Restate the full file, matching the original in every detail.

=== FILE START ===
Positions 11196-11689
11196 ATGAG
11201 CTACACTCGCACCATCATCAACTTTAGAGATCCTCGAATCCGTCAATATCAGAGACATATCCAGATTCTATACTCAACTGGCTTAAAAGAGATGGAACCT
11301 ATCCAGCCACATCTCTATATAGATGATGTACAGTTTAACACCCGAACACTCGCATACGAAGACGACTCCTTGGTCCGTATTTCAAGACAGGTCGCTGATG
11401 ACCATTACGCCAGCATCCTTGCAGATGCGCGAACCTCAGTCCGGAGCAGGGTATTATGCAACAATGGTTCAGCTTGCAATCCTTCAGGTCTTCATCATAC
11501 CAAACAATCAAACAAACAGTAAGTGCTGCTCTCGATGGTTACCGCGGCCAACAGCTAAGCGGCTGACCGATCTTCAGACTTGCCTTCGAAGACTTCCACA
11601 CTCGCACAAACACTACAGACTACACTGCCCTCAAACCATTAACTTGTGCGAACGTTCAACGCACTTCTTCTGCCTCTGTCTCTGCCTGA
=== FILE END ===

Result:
Positions 11196-11689
11196 ATGAG
11201 CTACACTCGCACCATCATCAACTTTAGAGATCCTCGAATCCGTCAATATCAGAGACATATCCAGATTCTATACTCAACTGGCTTAAAAGAGATGGAACCT
11301 ATCCAGCCACATCTCTATATAGATGATGTACAGTTTAACACCCGAACACTCGCATACGAAGACGACTCCTTGGTCCGTATTTCAAGACAGGTCGCTGATG
11401 ACCATTACGCCAGCATCCTTGCAGATGCGCGAACCTCAGTCCGGAGCAGGGTATTATGCAACAATGGTTCAGCTTGCAATCCTTCAGGTCTTCATCATAC
11501 CAAACAATCAAACAAACAGTAAGTGCTGCTCTCGATGGTTACCGCGGCCAACAGCTAAGCGGCTGACCGATCTTCAGACTTGCCTTCGAAGACTTCCACA
11601 CTCGCACAAACACTACAGACTACACTGCCCTCAAACCATTAACTTGTGCGAACGTTCAACGCACTTCTTCTGCCTCTGTCTCTGCCTGA